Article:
Zola's letter to the president.
(photo credit: WIKIMEDIA)
In 1900, the famed author Emile Zola told a Zionist journalist visiting Paris that he desired to visit the Holy Land. The founder of the naturalist literature movement wanted to write two books on the backdrop of Jerusalem, one taking place in the time of Jesus, and the other to be a contemporary novel.
Zola never made it, and yet the amount of streets in modern-day Israel named after him amount in the dozens.
This was because with one word that he wrote a couple years prior, Zola set off a powder keg of hope for the Jewish people that they would be accepted as a nation, and so too would their return to the Holy Land be accepted among the nations of the world.
Following the famous Dreyfus Affair in 1894, in which Jewish French army officer Alfred Dreyfus was convicted of treason for giving away secret military intelligence to the Germans, Zionist visionary Theodor Herzl was convinced that the only option for the Jewish people to survive – and to thrive – was in their ancient homeland.
Herzl and the Jewish people would get an enormous boost from Zola, who, when new facts came out that Dreyfus was wrongly convicted and the military wasn’t doing anything to right the wrongs, wrote "J’accuse."
After writing his open letter to the president in the "L’Aurore" paper, which charged the army with obstruction of justice and blatant antisemitism, on February 7, 1898, Zola was brought to trial for libel. He subsequently escaped to England and was in exile until there was a new government in France and the charges against him were dropped. But he had made his name as a righteous gentile doing all that he could to help out the Jewish people.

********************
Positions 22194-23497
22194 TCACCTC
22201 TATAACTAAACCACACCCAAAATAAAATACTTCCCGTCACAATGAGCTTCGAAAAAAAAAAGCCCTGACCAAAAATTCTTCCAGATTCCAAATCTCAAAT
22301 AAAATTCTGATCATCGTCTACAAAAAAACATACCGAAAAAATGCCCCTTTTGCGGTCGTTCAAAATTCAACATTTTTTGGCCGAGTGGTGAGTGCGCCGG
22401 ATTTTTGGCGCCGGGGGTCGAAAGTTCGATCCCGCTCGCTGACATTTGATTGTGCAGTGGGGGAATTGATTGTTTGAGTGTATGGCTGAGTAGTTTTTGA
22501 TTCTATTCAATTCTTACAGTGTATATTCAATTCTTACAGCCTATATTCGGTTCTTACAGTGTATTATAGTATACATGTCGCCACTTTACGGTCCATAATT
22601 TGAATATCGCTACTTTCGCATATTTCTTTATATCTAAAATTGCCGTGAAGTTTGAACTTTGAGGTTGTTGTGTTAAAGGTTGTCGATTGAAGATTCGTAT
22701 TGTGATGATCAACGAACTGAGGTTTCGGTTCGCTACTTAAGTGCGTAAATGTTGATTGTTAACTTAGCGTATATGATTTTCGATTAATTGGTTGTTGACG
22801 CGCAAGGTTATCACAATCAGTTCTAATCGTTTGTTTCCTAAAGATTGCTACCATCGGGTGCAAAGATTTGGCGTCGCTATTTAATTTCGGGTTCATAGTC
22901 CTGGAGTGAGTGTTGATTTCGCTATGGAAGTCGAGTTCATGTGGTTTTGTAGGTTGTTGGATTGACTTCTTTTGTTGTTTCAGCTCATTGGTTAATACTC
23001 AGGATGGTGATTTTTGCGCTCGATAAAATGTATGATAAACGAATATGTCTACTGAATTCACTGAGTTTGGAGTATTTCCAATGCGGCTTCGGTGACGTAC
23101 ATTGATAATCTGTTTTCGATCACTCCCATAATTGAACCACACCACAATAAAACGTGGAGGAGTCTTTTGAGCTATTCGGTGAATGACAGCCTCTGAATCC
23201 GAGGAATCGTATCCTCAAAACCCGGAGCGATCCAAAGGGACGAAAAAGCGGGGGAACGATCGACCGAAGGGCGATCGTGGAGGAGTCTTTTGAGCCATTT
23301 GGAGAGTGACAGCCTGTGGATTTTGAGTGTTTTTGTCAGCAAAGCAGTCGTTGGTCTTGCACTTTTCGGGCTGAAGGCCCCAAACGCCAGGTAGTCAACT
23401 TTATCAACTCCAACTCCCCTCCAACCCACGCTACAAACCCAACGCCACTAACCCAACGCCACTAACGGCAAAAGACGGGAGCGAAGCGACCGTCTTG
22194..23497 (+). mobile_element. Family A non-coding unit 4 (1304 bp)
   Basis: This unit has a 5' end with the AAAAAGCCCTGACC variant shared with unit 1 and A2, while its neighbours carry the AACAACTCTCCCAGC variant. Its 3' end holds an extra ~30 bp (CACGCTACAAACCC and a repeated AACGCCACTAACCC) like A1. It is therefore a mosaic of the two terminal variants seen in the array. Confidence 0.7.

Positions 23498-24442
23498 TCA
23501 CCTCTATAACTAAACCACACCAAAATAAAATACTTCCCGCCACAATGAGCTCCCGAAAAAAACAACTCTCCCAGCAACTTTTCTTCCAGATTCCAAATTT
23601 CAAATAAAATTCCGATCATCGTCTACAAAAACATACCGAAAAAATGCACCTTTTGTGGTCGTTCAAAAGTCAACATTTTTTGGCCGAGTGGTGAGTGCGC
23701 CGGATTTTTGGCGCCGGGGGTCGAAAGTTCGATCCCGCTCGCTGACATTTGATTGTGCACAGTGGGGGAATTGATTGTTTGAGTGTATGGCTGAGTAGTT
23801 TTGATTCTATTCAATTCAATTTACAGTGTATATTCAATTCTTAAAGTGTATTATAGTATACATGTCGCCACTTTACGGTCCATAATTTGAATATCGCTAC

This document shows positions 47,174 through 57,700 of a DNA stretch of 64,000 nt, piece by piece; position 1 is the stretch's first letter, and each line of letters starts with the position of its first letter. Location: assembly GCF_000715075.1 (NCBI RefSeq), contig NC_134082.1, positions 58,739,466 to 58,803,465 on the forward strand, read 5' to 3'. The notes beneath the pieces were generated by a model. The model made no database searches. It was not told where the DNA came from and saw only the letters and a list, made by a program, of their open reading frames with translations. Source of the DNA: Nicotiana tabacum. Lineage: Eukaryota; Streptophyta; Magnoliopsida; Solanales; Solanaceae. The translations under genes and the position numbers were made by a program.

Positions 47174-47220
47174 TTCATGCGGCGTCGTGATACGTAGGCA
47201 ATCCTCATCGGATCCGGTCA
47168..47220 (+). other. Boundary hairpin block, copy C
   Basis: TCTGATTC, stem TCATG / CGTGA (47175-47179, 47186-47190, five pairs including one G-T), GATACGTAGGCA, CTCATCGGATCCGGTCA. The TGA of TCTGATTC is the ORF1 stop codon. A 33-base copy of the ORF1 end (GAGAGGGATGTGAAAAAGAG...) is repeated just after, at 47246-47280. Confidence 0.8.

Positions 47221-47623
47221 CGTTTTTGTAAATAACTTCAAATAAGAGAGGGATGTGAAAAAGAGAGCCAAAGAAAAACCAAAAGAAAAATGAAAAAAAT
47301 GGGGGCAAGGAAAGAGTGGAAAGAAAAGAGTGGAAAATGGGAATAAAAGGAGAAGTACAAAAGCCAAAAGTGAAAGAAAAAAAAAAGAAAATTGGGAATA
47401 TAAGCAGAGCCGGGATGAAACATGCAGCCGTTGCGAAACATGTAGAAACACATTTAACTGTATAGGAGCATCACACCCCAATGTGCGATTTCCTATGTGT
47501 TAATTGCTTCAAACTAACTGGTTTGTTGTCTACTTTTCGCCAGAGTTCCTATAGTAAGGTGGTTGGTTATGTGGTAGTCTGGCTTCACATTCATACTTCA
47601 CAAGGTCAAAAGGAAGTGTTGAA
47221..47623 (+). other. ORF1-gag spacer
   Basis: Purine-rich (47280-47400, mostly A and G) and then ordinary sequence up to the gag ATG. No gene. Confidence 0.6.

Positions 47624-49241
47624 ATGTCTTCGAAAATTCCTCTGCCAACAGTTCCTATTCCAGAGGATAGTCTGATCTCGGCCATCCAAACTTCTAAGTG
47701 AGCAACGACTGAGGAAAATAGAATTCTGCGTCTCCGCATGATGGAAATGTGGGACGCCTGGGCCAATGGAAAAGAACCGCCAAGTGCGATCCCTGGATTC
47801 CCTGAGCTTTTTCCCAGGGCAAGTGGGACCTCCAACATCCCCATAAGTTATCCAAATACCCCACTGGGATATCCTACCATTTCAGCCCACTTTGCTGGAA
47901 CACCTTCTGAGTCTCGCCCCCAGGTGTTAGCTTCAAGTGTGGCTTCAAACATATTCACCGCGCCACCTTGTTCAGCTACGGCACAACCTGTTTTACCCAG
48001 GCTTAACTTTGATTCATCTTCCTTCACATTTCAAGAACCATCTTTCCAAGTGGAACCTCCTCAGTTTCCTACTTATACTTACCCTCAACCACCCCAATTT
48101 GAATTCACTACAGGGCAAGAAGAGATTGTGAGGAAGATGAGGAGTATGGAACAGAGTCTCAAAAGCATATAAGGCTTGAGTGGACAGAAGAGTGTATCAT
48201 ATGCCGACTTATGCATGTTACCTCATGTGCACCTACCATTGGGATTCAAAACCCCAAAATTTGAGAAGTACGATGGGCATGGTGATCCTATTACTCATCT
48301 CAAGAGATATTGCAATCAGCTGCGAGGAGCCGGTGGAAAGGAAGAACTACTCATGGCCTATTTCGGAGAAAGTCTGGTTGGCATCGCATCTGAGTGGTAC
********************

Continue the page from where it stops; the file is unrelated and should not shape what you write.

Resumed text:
"His conspicuous and distinguished role in the public defense of Dreyfus made his name a synonym for the righteous gentile in Jewish-national circles," wrote Mark H. Gelber in Melancholy Pride: Nation, Race, and Gender in the German Literature of Cultural Zionism
"Owing to the importance of the Dreyfus trial in the story of Herzl's personal turn to Zionism, as well as the widespread interest in the case during the second Dreyfus trial, an inordinate amount of space was devoted to the trial and to Zola in cultural Zionist newspapers."
Zola’s bold stand against antisemitism also bore fruit exactly 100 years after Zola’s "J’accuse." In January 1998, the French Roman Catholic daily "La Croix" apologized for its antisemitic editorials it wrote on Dreyfus.
The paper said it had gone against its Christian beliefs by criticizing Zola’s open letter and by slandering the French officer and the Jews in general, writing “Down with the Jews!" and calling Dreyfus "the enemy Jew."
"Yes, we wrote that," the paper’s editorial said. "We must remember that. We must repent for that."To learn more about Jewish-Christian relations, and the building of the modern State of Israel as envisaged by the prophets of the Bible check us out at @christian_jpost, on Facebook.com/jpostchristianworld/ and see the best of the Holy Land in The Jerusalem Post - Christian Edition monthly magazine.sign up to our newsletter